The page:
Plug-ins are just a niche product for all carmakers except Tesla. They are not about changing the world, they are done for a variety of strategic reasons but mostly to do with compliance.

Tesla is the exception and doing such a good job of its product that the press is picking up on it to the extend that Tesla needs to do very little marketing efforts itself. I think the most expensive “marketing expense” for Tesla is the Supercharger network that buys Tesla the priceless “free for life” slogan in an age of ever more expensive automotive fuels.

If large car manufacturers were interested on electric vehicles, they would produce a compelling long range electric vehicles. But they do not.

Wow nice member to the msstubiihi family one question..which mode do we use during normal drive? Also how much will it costin AUS$ ive own 3 msstubiihis and curently 09 outlander..three words love that car

I’d like to see a bold Chevy Dealer with deep pockets refuse to sell and service any Chevy car that’s not a plug-in. Can you imagine the ads that dealer could run? We only sell plug-in cars that reduce dependence on oil and are better for the environment, because it’s the right thing to do.


With the onslaught of models that VW wants to have on the market in a few years, this may happen first with specialized dealers of VW.

Mass marketing won’t happen for Full EV’s from manufacturers until their next gen models. First gen is essentially a grand public test for the manufacturer along with public education and acceptance. The tiny group that initially lead in EV acceptance can’t drive the segment, and are not expected to. During the first 3-5 years manufacturers learn, make adjustments/improvements, and allow time for their battery/component suppliers to do the same. As both manufacturers and suppliers improve on the product and it’s delivery, the costs begin to drop over that same time period. While at the same time developing the next gen EV technology/models, at lower cost, with more range, for a much broader launch and audience. Manufacturers use low volume to limit the impact on the public during the technology test period. Except for Nissan who jumped in, but will have far reaching battery capacity issued that will do more harm to their brand long term as it relates to EVs. Which means it should be 2015/16 when we start to see a mass market push for EVs. Where prices have dropped on battery/components and manufacturers plan to launch EVs with range at a more acceptable 200+ miles for the mass… Read more »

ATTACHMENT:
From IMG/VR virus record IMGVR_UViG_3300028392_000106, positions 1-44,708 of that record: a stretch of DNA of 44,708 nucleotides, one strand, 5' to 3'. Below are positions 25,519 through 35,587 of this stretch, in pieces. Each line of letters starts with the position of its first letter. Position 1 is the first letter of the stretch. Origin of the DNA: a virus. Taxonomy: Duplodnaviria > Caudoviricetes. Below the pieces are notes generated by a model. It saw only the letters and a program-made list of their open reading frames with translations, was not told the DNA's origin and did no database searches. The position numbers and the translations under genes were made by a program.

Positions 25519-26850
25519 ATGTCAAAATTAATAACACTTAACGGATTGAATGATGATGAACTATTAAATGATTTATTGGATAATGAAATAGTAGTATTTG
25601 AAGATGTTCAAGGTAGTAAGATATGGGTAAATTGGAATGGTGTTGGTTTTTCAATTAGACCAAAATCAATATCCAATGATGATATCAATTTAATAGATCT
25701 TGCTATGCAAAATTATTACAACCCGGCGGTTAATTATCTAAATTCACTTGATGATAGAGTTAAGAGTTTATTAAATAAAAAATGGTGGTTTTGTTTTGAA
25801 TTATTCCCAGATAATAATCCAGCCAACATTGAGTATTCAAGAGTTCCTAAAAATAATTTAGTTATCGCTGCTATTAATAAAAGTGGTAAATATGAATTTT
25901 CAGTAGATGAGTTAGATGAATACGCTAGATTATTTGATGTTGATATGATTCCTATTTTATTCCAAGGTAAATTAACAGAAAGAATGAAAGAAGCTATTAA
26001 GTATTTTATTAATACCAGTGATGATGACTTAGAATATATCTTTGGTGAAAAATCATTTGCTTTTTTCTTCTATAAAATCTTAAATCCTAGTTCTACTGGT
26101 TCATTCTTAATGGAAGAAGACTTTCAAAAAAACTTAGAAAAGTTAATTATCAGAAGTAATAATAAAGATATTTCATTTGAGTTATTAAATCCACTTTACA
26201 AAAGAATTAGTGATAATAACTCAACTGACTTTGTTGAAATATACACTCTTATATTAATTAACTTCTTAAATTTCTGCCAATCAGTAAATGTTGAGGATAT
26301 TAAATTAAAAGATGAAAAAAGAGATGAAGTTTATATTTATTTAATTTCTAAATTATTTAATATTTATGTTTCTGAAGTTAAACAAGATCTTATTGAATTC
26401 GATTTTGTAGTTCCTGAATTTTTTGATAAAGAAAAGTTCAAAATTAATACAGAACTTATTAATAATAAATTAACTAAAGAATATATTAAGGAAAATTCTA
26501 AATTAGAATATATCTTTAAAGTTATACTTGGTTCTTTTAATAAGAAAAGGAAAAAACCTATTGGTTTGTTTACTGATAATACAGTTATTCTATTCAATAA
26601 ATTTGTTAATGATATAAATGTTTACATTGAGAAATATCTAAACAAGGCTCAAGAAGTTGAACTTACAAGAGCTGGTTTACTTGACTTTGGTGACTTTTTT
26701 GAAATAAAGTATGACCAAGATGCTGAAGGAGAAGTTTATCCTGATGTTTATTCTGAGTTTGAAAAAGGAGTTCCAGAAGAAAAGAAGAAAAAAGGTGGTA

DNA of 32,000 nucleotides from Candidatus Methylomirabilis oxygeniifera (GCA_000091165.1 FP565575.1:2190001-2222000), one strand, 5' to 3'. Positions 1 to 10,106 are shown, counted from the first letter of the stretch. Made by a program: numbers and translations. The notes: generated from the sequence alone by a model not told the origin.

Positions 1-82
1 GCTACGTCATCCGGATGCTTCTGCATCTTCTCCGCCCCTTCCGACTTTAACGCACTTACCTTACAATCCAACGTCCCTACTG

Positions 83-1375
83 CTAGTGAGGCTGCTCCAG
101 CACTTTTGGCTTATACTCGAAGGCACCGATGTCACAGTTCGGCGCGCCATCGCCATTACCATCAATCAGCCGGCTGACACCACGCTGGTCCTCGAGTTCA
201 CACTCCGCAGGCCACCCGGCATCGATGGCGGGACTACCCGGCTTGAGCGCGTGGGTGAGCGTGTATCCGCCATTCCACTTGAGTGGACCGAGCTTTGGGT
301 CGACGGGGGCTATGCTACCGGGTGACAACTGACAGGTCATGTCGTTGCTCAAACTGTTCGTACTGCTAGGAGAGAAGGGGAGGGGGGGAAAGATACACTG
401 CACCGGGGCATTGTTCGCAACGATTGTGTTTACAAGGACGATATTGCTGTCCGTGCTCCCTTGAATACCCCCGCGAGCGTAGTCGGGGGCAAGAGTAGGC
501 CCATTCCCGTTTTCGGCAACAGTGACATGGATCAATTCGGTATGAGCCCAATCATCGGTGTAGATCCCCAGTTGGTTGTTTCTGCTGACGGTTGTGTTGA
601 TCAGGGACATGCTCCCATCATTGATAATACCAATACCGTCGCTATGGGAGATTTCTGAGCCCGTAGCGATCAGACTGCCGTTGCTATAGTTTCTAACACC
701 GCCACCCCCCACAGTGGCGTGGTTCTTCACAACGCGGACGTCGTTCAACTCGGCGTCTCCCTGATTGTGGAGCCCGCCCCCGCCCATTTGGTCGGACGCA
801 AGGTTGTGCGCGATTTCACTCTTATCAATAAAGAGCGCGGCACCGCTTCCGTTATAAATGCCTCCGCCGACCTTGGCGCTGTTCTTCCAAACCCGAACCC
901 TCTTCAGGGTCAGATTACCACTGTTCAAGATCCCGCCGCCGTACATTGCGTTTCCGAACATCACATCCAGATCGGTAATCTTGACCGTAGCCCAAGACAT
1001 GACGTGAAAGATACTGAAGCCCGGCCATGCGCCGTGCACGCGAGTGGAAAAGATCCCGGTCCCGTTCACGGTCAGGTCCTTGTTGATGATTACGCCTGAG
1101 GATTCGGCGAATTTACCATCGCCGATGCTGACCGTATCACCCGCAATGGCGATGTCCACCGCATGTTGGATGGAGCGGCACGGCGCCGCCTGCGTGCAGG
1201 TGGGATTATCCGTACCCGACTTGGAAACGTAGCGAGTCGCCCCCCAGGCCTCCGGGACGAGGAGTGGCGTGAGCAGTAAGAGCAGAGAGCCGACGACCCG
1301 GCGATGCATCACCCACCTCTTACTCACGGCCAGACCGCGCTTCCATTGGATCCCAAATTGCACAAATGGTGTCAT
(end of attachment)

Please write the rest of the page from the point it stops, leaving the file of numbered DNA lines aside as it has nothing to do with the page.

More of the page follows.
@Bloggin, I agree that until a manufacturer has a mass market EV, they won’t push it. However, even when they do, I think their ad budget will be focused the largest revenue drivers. That will continue to be luxury and larger vehicles plus some brand identity ads. Based on the advertising I see, the car makers don’t push features so much as emotion, like the Camry thrill ride commercials (which I detest) or the pickup truck towing a 100 ft Christmas tree or the obnoxious Caddy ad where the guy smiles as he is, literally, blowing the doors off all the cars he passes.. Even when they push features, it about “best in class” or award based. Where a manufacturer might feature an EV or PHEV would be to establish some sort of brand identity as being a leader in the new world – VW would be my bet though Toyota with the PI Prius could make that case as well. If Tesla had an ad for the Model S, it would be something like – fastest off the line or “they’ll never hear you coming until it’s too late” or a bunch of head-turning people (usually hot young women)… Read more »

Simply having all the majors get a PHEV into showrooms is a major first step. At some point the economies of electricity become the elephant in the room.

Adding publicly accessible charging stations up front could be a good start too.